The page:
The story of Myka and John Stauffer “re-homing” their four-year-old autistic Chinese son broke my heart.
None of us except for Huxley and the Stauffer family themselves know the full story, and I write from the place of being a parent with an autistic child, while also being autistic.
In case you missed the news Myka Stauffer is an influencer, popular on YouTube and Instagram. She and her husband adopted a boy from China in 2017 who they named Huxley. The Stauffers' claimed that Huxley had “medical needs” they weren’t aware of when they brought him home from China.
Like Huxley, my five-year-old daughter is on the autism spectrum and has sensory processing disorder. She also has ADHD. Unlike Huxley, she is my birth daughter, and I did not know she would be born differently wired. Before I finally realised my daughter has autism, I struggled so much to understand her frequent meltdowns, rigidity and obsessions. It was difficult to figure it out because she’s a very bright and verbal girl. She didn’t fit the negative autistic stereotype of a grunting and hand-flapping little boy.
When my husband and I pieced the puzzles together, we could finally relax and give her the support she needed.
When my husband and I pieced the puzzle together, we could finally relax and give her the support she needed. It wasn’t our ‘permissive parenting’. She didn’t need more ‘discipline’. She wasn’t a bad kid.
Her brain is just wired differently, and we all have to work harder to help her feel safe. We have more good days than bad days now. Best of all, because of my daughter, I have learned that I am also on the autism spectrum. She has taught me to treat myself with more self-acceptance and compassion.
This process has not been easy, but I can do hard things. Nothing could have prepared me for my daughter. She was intense from the very beginning. But I persisted, and I show up for her. And I choose to show up for her, every day.
Huxley, on the other hand, has been given up by his wealthy white adopted parents. He was commodified from the very beginning. The Stauffer family went out of their way to adopt a Chinese boy with special needs, which seemed to enhance their brand. I am astounded at the white saviour complex apparent here.
Huxley was already given up by his birth mother for unknown reasons, and now he’s been given up again - by a wealthy and privileged white mother who adopted him.
And as a mother of a child with autism, it breaks my heart because these little ones are struggling with big feelings, sensory overload and they rely on their caretakers to give them the help they need. Their highly sensitive neuroception requires their caregivers to be extra patient, extra kind and extra forgiving. In other words, it’s not convenient nor is it easy.
Regardless, parents like me try our very best, do everything we can to get the help we need, and not give up our autistic children just because it’s hard. And so much of it, at first, is incredibly hard. My eldest still struggles to sleep, and used to wake up screaming in the middle of the night and be inconsolable for an hour. Her sensory issues with eating make it a daily challenge. Her struggles to sense her body’s cues for hunger and bladder fullness made potty training and daily toileting difficult. I wish I had known she was on the spectrum earlier in her life.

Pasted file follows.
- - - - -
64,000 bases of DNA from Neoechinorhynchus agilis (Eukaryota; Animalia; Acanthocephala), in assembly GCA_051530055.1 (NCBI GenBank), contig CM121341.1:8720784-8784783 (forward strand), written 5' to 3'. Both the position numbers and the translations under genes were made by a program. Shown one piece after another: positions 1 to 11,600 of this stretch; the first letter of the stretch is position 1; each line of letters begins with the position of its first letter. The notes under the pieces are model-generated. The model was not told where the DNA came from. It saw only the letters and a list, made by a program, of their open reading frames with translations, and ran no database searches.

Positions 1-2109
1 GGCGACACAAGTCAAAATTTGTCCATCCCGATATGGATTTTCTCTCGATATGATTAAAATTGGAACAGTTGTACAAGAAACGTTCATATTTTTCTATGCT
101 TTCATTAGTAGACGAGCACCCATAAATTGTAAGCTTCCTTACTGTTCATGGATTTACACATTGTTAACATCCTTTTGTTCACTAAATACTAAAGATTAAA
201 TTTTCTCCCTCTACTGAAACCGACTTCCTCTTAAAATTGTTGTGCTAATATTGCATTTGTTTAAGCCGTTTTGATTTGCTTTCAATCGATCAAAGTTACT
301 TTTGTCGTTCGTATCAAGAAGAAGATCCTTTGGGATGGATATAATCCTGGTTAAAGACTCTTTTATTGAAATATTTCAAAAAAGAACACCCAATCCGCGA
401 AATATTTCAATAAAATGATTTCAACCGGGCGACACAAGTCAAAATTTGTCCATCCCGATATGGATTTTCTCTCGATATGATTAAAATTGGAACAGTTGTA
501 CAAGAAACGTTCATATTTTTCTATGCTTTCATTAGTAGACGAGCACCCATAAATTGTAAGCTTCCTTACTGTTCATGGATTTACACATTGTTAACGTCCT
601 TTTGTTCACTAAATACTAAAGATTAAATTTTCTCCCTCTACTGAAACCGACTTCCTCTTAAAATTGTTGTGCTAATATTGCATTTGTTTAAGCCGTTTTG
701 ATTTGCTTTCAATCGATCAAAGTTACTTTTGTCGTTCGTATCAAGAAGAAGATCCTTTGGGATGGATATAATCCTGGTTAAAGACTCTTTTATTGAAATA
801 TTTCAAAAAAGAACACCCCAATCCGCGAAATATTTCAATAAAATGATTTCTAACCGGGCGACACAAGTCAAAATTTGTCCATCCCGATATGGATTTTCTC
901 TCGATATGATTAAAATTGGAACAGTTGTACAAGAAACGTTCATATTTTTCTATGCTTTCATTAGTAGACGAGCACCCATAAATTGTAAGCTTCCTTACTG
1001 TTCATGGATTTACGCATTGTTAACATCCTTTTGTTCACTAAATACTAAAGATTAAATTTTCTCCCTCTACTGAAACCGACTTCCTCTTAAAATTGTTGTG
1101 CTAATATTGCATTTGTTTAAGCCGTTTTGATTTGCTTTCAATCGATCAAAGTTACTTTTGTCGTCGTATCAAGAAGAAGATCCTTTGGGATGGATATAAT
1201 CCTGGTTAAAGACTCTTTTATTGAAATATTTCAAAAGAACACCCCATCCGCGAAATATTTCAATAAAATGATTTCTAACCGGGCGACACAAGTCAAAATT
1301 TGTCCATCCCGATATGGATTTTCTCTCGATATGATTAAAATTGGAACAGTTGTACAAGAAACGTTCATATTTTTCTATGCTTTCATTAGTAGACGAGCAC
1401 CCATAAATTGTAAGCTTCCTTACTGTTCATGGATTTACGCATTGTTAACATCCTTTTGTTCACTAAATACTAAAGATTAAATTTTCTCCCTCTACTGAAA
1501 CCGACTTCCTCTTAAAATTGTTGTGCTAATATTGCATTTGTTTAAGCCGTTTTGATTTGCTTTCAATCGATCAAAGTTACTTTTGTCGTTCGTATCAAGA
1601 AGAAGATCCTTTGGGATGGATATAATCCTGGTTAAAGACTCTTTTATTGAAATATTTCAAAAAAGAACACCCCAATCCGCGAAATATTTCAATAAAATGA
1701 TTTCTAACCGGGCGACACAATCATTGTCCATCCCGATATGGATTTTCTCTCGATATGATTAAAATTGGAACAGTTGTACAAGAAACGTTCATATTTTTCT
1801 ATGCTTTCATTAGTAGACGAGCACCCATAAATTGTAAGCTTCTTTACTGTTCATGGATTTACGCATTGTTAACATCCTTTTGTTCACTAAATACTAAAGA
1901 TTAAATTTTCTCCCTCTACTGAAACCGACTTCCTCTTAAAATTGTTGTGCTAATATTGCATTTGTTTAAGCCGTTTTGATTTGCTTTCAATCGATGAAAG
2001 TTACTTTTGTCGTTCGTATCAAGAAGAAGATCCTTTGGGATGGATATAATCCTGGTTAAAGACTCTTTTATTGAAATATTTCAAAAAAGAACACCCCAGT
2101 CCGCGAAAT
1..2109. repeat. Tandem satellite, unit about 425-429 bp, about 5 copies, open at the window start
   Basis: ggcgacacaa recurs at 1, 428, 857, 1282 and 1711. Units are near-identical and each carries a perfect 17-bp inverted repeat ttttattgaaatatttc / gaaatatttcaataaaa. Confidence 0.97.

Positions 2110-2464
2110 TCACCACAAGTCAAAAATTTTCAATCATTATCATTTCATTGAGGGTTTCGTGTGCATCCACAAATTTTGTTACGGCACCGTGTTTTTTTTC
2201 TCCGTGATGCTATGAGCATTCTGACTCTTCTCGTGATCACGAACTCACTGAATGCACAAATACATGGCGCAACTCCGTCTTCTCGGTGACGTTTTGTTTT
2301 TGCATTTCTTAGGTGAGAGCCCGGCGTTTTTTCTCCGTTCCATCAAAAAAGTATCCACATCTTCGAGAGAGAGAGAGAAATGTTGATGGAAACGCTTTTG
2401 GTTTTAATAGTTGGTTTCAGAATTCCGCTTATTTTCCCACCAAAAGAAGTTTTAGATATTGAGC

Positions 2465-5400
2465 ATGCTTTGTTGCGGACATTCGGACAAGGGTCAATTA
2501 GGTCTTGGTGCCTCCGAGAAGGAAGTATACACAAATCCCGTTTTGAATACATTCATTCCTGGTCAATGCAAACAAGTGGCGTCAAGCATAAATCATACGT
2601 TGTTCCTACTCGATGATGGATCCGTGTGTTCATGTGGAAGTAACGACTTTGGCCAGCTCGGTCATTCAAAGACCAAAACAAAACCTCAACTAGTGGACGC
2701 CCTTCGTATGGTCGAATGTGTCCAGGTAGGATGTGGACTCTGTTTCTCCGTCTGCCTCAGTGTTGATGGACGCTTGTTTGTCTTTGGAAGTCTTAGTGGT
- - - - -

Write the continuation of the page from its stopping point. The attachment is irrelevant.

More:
Regardless, parents like me try our very best, do everything we can to get the help we need, and not give up our autistic children just because it’s hard.
As her mother, I have given up my full-time job to be a full-time carer for my daughter. Her asynchronous development means that sometimes, she the emotional maturity of a two-year-old while she also has the with artistic and mathematical ability of an eight-year-old. She struggles to eat, sleep, and use the toilet every day. Needless to say, these normal struggles for a child with autism.
I need a support team to get me through my days and nights with my autistic child. My Facebook tribe of parents with differently wired children, my husband, my therapist, my psychiatrist, her developmental paediatrician, and her array of different therapists to help her with her sensory and behavioural needs. The Stauffers' said they had all this therapy for Huxley.
Would the Stauffers' have tried harder if their own biological white child had autism? Or would they have re-homed that child too? Somehow, I doubt that. Is it easier to reject a child who looks and sounds different to you? Possibly.
Huxley, I don’t know where you are. I can only hope that you’re with a new family that loves and accepts you. You are perfect, just as you are. You do not need to make yourself small and quiet to feel safe and accepted. At least now, you no longer with live a family that cannot handle you when you are not Instagrammable. Huxley, you are enough, just as you are.
This is what I tell my daughter, my little brown girl with autism.
This is what I tell my daughter, my little brown girl with autism. We live in a world saturated with the toxicity of white privilege. Children on the autism spectrum, especially children of colour, have it so much harder than neurotypical white children who are born into systems that automatically prefer them. In this world, children like Huxley and my daughter will have to fight so much harder to even be seen, let alone accepted or celebrated. My daughter will have my support for the rest of my life. I hope Huxley’s new family will be there for him too.
Noor Abdul is a freelance writer.